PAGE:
Butterfly iris looks great as a structural accent in sun and shade or planted in masses to define a walkway.
In the genus Dietes, and like its relatives in the genus Iris, butterfly iris has a linear, upright growth habit and underground stems.
Butterfly iris may be planted in wet areas of the garden, but will also do just fine when watered sparingly, making them a very versatile landscape choice. Plant in light shade, or in full sun for better blooms in late spring.
Growing to about 3 feet tall, plus another foot when in flower, and up to four feet wide, butterfly iris should be given plenty of space for the long-term. But that may take a few years, so consider planting annuals or other, smaller, perennials in close proximity until that time.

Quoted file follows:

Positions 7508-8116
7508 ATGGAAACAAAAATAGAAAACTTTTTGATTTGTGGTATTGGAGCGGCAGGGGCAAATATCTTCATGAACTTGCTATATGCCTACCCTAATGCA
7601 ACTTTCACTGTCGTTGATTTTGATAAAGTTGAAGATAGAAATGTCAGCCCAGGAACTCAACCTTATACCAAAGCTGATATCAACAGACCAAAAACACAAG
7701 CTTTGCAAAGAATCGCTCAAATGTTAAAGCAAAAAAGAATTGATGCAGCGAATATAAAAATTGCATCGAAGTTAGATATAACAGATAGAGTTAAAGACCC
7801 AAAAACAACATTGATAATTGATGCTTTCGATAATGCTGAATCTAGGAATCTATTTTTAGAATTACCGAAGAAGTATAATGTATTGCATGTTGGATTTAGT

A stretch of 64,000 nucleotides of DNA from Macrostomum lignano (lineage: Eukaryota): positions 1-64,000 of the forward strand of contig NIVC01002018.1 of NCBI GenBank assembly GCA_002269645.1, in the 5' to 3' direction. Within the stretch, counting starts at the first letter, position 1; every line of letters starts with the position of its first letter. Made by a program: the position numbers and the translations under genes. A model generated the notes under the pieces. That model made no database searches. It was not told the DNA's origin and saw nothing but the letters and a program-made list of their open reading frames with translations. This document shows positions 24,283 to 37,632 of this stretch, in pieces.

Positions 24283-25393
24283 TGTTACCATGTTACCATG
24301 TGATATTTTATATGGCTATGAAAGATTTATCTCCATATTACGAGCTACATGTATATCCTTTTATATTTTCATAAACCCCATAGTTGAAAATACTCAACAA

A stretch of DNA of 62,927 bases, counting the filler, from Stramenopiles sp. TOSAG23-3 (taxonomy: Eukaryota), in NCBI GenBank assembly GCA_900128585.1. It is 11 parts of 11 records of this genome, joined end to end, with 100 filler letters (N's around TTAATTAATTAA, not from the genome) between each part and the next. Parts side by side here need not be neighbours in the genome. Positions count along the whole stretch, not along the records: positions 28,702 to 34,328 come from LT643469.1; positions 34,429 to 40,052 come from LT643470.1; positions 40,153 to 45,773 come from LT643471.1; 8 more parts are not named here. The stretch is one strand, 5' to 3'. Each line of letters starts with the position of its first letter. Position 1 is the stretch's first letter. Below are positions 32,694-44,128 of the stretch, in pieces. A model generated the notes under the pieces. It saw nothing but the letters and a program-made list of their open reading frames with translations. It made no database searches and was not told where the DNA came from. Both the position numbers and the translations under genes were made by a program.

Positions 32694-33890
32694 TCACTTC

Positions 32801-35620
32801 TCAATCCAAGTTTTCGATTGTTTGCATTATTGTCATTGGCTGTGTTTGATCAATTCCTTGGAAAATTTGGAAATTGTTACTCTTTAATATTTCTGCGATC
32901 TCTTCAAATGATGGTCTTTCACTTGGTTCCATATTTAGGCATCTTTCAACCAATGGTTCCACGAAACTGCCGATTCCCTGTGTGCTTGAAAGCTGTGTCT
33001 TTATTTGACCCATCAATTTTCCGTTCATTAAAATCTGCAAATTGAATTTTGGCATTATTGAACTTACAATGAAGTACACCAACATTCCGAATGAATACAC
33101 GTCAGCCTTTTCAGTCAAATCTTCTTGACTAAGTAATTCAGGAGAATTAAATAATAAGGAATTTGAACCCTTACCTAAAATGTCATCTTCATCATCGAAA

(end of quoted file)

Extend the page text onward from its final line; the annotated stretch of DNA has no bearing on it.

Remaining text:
Hardy to Zone 8, butterfly iris will survive to temperatures to 10 degrees Fahrenheit. In areas with mild winters, it will remain evergreen, but when temperatures fall below freezing, the leaves will die back and the plant will be perennial, emerging from the ground the following spring.
If that’s the case in your area, you’ll have to shear off those dead leaves in order to reinvigorate the plant. At some point, you’ll also need to dig up and divide butterfly iris, which, if planted in a large mass, may be an overwhelming task.